Workshop topics

Self-Talk Workshop Teaches New Self-Compassion Skills | News

Creighton Student Advisory Services held a self-talk workshop on Wednesday where students were given tools to work on self-compassion.

The students gathered at Skutt 105 for the workshop led by Maddie Moore. Moore is the assistant director of Student Outreach and is a mental health practitioner. So she taught students how to turn off negative self-talk and train the brain to be more compassionate.

Moore advised students to treat each other as they would treat a friend. She also encouraged students to learn how to stop their negative thoughts, identify why negative self-talk doesn’t make sense, and change self-talk to be kinder.

Four students attended the workshop and shared some of their personal experiences with autosuggestion and how they coped with bad days. The students practiced changing their inner dialogue through meditation and journaling.

With the revelation of the effects of the COVID-19 pandemic, it was clear that students needed a little more mental health support. This workshop was part of a larger series of mental health workshops.

“There are two workshops held each week, on Tuesdays and Wednesdays at 5 p.m.,” Moore said. “We do however do four workshop topics in total, alternating weeks, which means this week we had Mindfulness then Self-Talk, and next week we have Calming the Mind and Beating the Bluejay Blues.”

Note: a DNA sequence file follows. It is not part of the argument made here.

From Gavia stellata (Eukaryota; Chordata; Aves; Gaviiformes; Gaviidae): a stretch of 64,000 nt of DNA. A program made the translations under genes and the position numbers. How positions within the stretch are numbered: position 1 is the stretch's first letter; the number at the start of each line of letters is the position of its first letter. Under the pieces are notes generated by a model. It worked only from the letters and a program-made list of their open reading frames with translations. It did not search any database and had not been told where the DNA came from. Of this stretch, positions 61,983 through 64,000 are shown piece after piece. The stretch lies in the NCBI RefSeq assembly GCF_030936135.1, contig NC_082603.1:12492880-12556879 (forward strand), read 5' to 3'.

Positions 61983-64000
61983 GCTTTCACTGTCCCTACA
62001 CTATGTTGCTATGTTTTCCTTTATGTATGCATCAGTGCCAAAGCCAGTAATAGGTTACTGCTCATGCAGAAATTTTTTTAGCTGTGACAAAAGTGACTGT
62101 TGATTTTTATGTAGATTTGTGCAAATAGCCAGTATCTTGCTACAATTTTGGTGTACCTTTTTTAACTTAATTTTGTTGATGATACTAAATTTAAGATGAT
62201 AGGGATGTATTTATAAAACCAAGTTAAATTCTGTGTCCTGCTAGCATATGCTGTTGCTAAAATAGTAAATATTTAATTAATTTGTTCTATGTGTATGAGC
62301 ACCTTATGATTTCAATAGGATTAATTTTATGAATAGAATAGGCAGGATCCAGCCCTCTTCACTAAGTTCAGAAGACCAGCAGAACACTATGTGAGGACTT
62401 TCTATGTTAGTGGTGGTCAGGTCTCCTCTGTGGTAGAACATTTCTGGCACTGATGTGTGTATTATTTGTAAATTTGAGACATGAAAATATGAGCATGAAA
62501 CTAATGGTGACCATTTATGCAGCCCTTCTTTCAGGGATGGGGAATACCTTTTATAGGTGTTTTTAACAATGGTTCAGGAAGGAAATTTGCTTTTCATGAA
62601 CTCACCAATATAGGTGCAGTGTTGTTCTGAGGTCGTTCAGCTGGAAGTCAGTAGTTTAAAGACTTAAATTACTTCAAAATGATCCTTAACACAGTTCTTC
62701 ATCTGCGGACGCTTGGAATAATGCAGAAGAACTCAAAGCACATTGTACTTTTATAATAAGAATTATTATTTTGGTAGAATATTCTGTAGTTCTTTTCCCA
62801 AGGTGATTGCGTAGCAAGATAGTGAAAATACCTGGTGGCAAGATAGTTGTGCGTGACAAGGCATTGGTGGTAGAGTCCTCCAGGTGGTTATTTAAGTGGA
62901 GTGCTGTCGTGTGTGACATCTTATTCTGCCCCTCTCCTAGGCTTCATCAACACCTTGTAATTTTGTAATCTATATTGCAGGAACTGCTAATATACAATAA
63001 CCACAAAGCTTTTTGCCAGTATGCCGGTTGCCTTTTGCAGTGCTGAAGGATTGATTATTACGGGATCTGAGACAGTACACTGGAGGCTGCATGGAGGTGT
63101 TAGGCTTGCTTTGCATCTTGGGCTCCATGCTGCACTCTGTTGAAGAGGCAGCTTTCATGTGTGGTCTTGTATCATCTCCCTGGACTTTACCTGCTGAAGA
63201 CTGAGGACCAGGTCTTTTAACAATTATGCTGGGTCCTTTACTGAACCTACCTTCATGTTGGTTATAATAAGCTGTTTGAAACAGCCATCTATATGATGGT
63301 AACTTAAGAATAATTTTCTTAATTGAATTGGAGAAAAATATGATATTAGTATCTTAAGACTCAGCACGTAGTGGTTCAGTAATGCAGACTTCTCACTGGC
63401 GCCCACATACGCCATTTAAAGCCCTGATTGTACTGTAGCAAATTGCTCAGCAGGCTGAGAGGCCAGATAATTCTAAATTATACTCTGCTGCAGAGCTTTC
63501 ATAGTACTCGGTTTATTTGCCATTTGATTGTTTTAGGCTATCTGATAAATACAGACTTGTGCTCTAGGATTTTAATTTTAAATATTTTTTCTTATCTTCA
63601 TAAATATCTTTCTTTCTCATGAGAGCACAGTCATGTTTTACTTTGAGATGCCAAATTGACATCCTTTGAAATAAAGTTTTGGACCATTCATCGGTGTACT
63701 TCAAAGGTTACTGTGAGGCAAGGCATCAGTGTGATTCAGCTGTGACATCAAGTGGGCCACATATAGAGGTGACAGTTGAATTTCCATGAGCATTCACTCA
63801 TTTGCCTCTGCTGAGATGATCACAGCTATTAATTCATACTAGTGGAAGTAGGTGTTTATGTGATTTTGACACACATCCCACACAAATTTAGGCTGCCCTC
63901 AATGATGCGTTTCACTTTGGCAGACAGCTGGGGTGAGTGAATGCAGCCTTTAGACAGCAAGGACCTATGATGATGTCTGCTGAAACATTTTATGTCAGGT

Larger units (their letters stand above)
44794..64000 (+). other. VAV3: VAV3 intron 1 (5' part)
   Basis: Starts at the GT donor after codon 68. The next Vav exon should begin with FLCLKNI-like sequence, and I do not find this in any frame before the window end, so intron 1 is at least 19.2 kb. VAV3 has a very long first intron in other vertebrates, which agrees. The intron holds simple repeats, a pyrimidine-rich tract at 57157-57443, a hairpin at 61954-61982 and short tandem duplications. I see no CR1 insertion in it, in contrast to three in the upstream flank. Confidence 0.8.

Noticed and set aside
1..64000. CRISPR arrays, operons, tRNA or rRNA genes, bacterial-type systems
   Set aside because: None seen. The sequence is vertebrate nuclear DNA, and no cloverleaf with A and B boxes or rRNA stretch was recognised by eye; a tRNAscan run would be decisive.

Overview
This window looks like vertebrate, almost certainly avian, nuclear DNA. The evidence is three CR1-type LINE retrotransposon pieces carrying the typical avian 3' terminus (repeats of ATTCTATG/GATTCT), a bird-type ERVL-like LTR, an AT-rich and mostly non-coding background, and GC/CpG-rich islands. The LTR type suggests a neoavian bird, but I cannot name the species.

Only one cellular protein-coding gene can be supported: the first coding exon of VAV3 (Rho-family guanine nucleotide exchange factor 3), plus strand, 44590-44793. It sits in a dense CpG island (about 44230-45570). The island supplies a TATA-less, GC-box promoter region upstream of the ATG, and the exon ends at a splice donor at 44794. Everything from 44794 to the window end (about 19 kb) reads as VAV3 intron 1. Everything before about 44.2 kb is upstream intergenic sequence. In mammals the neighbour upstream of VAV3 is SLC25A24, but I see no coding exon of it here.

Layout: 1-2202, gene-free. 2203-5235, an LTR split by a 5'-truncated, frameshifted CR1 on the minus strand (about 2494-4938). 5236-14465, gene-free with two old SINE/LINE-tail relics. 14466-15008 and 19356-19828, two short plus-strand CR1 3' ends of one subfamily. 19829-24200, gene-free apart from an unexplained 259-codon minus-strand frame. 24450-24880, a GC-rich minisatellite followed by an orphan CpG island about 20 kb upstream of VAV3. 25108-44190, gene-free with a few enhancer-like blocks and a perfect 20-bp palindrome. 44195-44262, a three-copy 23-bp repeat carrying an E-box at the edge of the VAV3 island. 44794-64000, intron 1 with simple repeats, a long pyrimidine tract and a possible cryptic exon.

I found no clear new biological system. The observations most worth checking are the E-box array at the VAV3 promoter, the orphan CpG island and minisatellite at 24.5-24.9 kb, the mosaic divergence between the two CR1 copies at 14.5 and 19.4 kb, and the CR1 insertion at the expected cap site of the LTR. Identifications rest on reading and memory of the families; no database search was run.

Students can register for these workshops through CU Involved or by registering on the Student Advising Services website. Additional workshops and advising services are available for undergraduate and graduate students.

It is important to find community and reach out through any distress. Mental health is important for balance, physical well-being, intentional relationships, and academic and career success.

“Having conversations with others who uplift and support you can be a great way to understand how people see you,” said Alexandria Gudgeon, a senior in the College of Arts and Sciences. “And also, there’s no shame in the therapy game.”

Creighton Student Counseling Services attempts to integrate mental health care into the daily lives of students through education, therapy, and community. Stress, pressure, transitions and mindfulness are challenges that many students face. Workshops can be a way to manage these stressors.

Moore left the advice to students to continue practicing self-compassion. It doesn’t always come easily, but with practice new habits will form.

“If you want to have more helpful and caring self-talk, it’s going to take a lot of intentional practice,” Moore pointed out in a follow-up interview. “The latest research indicates that it takes 63 days to form a new habit, so give yourself time, grace and patience while you practice – it will be worth it.”